Russian Su-27 intercepts US B-52 bomber over Baltic – Moscow
After the American warplane left the airspace near Russia, the Russian fighter jet returned to its base of deployment, the statement said.
Pentagon spokesman Jeff Davis, cited by Fox News, said that the US plane was engaged in a "routine mission" and insisted that the "vast majority" of intercepts are absolutely safe.
Norwegian plane interceptedLater on Tuesday, Russia scrambled a MiG-31 to intercept what it then “visually identified” as an anti-submarine P-3 Orion belonging to the Royal Norwegian Air Force, which was traveling over neutral waters along the Russian border over the Barents Sea with transponders switched off.
The Russian Ministry of Defense said the interceptor escorted the foreign aircraft, which changed its course and turned away from the border, before the MiG-31 returned to base. The mission is a standard response to craft without transponders approaching Russian airspace.
The Norwegian Ministry of Defense has said that there was nothing illegal or unusual about either the flight itself, or a military plane not using a transponder, which helps radars identify and locate an aircraft mid-flight.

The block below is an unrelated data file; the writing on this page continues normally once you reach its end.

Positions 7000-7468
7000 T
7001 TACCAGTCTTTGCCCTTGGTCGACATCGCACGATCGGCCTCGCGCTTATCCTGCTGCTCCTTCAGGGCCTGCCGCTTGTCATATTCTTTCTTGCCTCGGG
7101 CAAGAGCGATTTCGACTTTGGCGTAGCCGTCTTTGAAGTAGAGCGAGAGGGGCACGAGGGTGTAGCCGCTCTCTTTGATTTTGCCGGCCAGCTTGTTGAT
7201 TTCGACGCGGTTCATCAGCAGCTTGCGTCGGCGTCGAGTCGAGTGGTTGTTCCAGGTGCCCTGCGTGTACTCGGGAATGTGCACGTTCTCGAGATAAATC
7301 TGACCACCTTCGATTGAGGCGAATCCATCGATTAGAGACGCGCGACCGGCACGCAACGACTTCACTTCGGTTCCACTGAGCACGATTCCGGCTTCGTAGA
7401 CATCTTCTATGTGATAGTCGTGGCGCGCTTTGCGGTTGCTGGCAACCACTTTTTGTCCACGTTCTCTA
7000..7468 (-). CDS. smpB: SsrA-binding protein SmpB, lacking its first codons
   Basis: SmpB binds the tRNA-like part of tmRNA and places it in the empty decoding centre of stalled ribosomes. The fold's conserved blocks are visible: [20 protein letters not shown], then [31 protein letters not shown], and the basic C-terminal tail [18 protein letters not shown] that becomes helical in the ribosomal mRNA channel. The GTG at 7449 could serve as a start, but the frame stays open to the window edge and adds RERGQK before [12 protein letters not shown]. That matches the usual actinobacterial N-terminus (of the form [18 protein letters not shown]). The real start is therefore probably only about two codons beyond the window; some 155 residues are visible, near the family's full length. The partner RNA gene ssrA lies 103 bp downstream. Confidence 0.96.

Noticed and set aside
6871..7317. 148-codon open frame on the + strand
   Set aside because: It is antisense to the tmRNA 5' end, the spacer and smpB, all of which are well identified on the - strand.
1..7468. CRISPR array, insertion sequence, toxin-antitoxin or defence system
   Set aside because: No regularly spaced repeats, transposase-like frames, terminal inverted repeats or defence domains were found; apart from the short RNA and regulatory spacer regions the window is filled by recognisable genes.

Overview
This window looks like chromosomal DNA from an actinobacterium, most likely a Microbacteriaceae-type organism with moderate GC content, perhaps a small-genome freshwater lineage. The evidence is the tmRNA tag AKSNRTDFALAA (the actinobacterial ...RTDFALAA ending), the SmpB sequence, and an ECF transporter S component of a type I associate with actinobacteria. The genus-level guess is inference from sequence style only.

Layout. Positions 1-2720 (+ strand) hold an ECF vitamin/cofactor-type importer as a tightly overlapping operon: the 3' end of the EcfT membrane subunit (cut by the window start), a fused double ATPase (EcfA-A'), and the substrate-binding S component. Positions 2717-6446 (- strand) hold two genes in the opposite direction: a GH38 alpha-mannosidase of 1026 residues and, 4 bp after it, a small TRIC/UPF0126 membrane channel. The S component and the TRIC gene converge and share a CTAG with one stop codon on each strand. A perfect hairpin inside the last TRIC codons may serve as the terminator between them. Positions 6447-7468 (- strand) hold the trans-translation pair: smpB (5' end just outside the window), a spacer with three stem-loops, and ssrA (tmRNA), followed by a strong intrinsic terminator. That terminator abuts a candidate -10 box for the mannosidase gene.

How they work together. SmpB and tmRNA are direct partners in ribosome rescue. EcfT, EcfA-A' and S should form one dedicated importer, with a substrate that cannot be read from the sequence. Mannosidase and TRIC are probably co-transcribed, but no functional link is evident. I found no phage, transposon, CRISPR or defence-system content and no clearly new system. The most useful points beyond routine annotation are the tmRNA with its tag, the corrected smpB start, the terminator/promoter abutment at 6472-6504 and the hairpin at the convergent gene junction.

"There has been a Norwegian Orion in the area, which happens several times a week. It was flying in international airspace," Norwegian armed forces spokesman Lieutenant Colonel Ivar Moen told Reuters. "It was identified as normal by Russian fighter jets, in the same way Norwegian forces identify Russian planes."
Russia and NATO have long negotiated over the voluntary use of transponders for military flights over sensitive areas, and while there have been partial and informal arrangements in places, such as the Baltics, no overarching agreements exist.
The intercept comes amid NATO’s continued string of training exercises near the Russian border. The defense block is currently conducting one of the biggest drills this year in Romania, with another to take place in Estonia. The alliance claims it is necessary to build confidence among member states in Eastern Europe and the Baltic in the face of the alleged threat from Russia.
Moscow has repeatedly criticized what it sees as growing anti-Russia hysteria in Europe and considers the military build-up near its borders a threat to its national security. It accused NATO of fearmongering to justify bigger defense spending by allies.